Radiant barriers work excellent on windows and to line a closet, and they cost very little for the area of coverage.

    Fill in those pesky gaps really well, too.

    A more serious alteration would be to use foam board to ensure great insulation properties, this is optional in some cases.

    You can affix the materials already shown with staples or glue. You can also run a dryer to vent kit to draft-in some cooler air from outside. You could rig a fan to draw in the air in the evening and close it off during the day. I would choose the eastern-most side of the house/apartment if possible because this generally remains the coolest since it receives the least sunlight. Use a bug screen and do not plug in an electric fan and place it outside unless it is rated for exterior use...just saying. A good SHTF option is to find a 12V fan and some kind of small battery/solar setup.

    As has already been mentioned, try to primarily store MRE's and dry foods (grains, rice, beans) along with your water and dehydrated/freeze dried foods. The heat will not cause these to break down as much as other stored items, but --like everything, the cooler it can be kept, the better. The general rule of thumb is 70 degrees Fahrenheit or cooler to be safe for the expected life span.

    Other ways to keep your stored items cool if you are handy, rig up an air exchange system (similar to what has already been mentioned) only place dampened pads (must allow air to pass through) inside the conduit/duct. This method of cooling is known as evaporative cooling, and it is quite effective in low humidity, hot areas. To test out this type of cooling, just take a wet cloth and twirl it in your hands quickly for a minute. The water in the cloth will be cooled. This is one of the principles behind evaporative cooling. If you live in a high humidity, hot won't benefit as much because of the relative humidity --but you can still use fans and force the humid air into cooler areas before cycling it back into the warm regions of the home. Some power-free methods out west include tunnels under the dwelling with vents in the floors which naturally draws in cooler air on its own. Some cooling towers are designed with basins of water inside to draw air over the water and through the home to cool it.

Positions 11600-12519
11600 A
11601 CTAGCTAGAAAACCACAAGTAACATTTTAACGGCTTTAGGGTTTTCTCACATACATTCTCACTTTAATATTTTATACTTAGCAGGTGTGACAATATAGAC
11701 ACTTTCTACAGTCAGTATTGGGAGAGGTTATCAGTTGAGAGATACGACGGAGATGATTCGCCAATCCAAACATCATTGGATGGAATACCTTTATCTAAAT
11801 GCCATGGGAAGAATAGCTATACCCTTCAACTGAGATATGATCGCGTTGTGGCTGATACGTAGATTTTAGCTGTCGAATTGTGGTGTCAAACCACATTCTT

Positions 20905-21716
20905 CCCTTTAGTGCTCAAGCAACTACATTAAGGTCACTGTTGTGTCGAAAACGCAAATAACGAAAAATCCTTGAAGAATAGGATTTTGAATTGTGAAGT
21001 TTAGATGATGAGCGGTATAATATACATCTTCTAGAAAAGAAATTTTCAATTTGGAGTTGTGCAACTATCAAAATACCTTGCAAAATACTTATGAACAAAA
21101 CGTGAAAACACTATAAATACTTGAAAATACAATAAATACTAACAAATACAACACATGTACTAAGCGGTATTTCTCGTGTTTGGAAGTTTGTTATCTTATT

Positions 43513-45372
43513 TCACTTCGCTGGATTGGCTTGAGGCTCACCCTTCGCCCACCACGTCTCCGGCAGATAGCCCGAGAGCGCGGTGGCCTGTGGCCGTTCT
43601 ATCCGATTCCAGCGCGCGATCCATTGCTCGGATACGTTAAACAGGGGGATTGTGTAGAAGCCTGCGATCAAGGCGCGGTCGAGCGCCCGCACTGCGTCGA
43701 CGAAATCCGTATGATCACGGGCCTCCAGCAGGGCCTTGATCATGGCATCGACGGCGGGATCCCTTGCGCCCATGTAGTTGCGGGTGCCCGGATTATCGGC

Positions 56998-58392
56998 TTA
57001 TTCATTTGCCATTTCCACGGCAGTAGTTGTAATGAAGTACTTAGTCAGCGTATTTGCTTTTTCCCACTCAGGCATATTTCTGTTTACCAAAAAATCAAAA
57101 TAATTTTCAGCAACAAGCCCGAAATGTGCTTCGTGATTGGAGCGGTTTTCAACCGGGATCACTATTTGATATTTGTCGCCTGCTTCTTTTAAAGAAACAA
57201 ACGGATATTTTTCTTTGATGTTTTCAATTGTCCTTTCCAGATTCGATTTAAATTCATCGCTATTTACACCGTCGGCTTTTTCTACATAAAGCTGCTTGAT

TheEconomist and Survival 101 like this.
  10. Survival 101

    Survival 101 Monkey

    Thank you so much, that is a lot of awesome info. I live in Texas, so as you can imagine it gets pretty hot. I am going to read up on all of those things you mentioned. :D
  11. Brokor